Parliaments were held in Naas in 1419, 1457, 1471, 1472, 1473 and 1477. and it was probably here that that the decision was taken to insist that “every Irishman that dwells betwixt Englishmen in Dublin, Myeth, Ureill, and Kildare. shall go like one Englishman in apparel and showing of the beard above the mouth–and shall take to him an English Surname, or name of a town such as Sutton, Chester, or colour as White, Black, or Brown. art or science as Smith, Carter, or Carpenter. or trade or office as Butler, Cook, or Baker. and that his issue shall use this name , under pain of forfeiting of his goods yearly“.

 

A new charter granted by Queen Elizabeth I in 1568, adding a Sovereign to the Corporation, together with further charters from King James I in 1609, King Charles I in 1628, and King Charles II in 1671, formed the basis of the town’s government until 1840.

 

On St David’s Day (3rd March) 1577, 140 men and boys led by Rory Ög O’More and Cormac MacCormack O’Connor ran through Naas like “haggs and furies of hell, with flakes of fire fastened on poles“, and burned over 700 thatched houses.

 

In 1580 Lord Gormanstown garrisoned 500 men locally; they murdered a number of Spanish survivors of the Smerwick Massacre at a spot known as the Fod Spainneach.

 

Naas was occupied and plundered many times by various armies during the Wars of the Three Kingdoms. A local Dominican priest, Fr Peter Higgins,  was executed in 1642 by the “cruel and bloodySir Charles Coote, Governor of Dublin.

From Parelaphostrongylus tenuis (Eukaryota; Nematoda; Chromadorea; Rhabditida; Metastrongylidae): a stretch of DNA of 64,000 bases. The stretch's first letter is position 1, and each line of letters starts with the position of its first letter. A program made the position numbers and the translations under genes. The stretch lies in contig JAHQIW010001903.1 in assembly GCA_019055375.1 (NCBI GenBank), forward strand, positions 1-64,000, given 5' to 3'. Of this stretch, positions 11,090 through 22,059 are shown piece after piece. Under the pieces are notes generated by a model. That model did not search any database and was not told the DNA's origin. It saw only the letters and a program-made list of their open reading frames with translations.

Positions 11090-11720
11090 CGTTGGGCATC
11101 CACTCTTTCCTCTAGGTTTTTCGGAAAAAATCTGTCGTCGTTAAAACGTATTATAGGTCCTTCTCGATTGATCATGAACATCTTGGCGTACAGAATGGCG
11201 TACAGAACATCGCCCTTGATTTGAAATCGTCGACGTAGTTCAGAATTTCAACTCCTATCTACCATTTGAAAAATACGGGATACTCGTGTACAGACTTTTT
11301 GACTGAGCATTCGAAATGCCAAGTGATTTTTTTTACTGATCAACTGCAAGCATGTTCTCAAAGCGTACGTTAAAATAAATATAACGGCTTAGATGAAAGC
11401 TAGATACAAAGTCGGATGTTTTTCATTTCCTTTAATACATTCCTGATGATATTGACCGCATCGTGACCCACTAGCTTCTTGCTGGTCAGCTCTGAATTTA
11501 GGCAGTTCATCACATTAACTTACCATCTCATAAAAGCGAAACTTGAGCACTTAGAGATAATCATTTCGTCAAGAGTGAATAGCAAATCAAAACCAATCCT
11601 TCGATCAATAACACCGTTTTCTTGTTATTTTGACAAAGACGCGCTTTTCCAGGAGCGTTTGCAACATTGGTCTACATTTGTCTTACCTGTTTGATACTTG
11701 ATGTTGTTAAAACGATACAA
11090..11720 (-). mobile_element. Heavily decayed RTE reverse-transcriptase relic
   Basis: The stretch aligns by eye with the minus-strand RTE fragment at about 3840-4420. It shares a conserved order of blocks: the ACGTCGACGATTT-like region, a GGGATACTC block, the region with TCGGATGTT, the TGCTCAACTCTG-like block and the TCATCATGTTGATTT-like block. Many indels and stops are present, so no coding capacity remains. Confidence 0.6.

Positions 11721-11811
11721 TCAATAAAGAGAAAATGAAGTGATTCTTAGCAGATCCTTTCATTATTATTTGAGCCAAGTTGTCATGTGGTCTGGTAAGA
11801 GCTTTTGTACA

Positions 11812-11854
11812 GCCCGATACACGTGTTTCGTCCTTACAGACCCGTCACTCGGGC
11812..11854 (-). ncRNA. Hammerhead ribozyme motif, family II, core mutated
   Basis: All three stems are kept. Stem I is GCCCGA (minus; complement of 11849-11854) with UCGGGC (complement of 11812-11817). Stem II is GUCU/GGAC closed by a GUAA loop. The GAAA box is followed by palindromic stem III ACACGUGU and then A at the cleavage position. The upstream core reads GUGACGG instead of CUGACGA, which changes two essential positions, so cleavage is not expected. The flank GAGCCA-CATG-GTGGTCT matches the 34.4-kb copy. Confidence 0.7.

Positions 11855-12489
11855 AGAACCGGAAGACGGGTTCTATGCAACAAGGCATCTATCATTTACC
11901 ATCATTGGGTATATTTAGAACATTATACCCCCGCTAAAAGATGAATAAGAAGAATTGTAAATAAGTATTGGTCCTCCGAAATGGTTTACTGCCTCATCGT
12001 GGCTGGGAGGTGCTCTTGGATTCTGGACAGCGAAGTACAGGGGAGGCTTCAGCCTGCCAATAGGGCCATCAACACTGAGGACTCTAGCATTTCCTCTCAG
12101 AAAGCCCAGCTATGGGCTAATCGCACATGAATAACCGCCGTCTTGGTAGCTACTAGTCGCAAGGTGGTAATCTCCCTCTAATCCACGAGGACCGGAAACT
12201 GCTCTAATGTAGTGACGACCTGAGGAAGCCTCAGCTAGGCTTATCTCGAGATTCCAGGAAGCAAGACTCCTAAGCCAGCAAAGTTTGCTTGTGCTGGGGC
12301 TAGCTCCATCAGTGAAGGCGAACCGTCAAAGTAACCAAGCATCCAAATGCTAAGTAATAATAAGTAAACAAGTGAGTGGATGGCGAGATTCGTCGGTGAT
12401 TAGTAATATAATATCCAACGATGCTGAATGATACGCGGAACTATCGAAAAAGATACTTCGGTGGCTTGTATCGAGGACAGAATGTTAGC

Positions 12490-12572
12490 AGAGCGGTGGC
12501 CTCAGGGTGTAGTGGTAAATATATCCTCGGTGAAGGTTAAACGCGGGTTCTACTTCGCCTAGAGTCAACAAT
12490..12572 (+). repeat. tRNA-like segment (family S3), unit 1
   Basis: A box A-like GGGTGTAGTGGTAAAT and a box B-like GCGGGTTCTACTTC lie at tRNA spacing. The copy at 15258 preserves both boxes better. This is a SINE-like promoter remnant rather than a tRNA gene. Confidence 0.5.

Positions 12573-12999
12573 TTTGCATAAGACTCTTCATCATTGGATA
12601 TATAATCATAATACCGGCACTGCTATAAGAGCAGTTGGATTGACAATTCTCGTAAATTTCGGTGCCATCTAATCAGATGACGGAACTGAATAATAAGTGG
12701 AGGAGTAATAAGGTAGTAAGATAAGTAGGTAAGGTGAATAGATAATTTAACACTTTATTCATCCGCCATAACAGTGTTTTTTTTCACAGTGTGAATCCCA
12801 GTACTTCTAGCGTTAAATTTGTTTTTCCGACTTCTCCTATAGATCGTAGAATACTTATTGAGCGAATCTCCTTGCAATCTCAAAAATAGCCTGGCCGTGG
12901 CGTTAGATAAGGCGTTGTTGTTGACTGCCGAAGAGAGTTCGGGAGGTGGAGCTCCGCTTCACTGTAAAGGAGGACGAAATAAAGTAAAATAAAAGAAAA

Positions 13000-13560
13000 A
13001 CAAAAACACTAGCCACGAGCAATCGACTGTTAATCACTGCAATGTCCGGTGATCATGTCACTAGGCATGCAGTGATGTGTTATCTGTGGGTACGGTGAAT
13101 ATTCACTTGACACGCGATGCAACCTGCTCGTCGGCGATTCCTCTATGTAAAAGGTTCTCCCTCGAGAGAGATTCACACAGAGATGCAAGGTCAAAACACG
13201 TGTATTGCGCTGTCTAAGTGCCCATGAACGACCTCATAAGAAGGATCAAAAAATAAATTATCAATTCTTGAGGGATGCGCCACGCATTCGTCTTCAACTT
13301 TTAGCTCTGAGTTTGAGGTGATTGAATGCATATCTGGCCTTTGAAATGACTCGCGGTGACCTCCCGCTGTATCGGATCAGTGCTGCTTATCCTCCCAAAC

During the 1798 Rebellion a group of around 1000 insurgents led by Michael Reynolds from Johnstown were repulsed with a loss of around 150 men by a force composed of the Armagh Militia and local yoemanry under the command of Lord Gosford.

 

Naas Infantry Barracks was opened in 1813, with accommodation for 18 officers and 300 ordinary soldiers, or double in time of war.

The Dún / North Motte currently visible behind the Town Hall is a Norse structure with Norman reinforcements. The C18th building on the summit was initially used as a guard room for the gaol, and later as a military lookout post and heliograph signal station.

The Fair Green is the site of the former South Motte, replaced by a military barracks that was attacked during the 1798 Rebellion and later replaced.

St David’s Castle, aka King John’s Castle, was erected on the orders of that monarch, who visited in 1206 and held an assembly here in 1210. The vaulted rooms of the original edifice still exist in the castle, which was partially rebuilt c.1415 to be incorporated into a new town wall structure. The dungeon is connected by an underground passage to the Dún / Motte.  This was one of a line of castles and fortified Tower Houses forming the western outposts of the Pale. The remaining tower served for many years as the Church of Ireland rectory.

St. David’s church (CoI), first mentioned in 1212, replaced the pre-Norman church of Saint Corban on a site where Saint Patrick once reputedly preached. The current building, erected in 1620, incorporates  parts of the Norman church; a triple vaulted medieval crypt came to light during restoration work in 1989. The tower added by Lord Mayo in 1781 is incomplete, as a planned steeple was never constructed. The interior contains interesting memorials and a baptismal font of early Christian origin. (Photo – www.kildare.ie)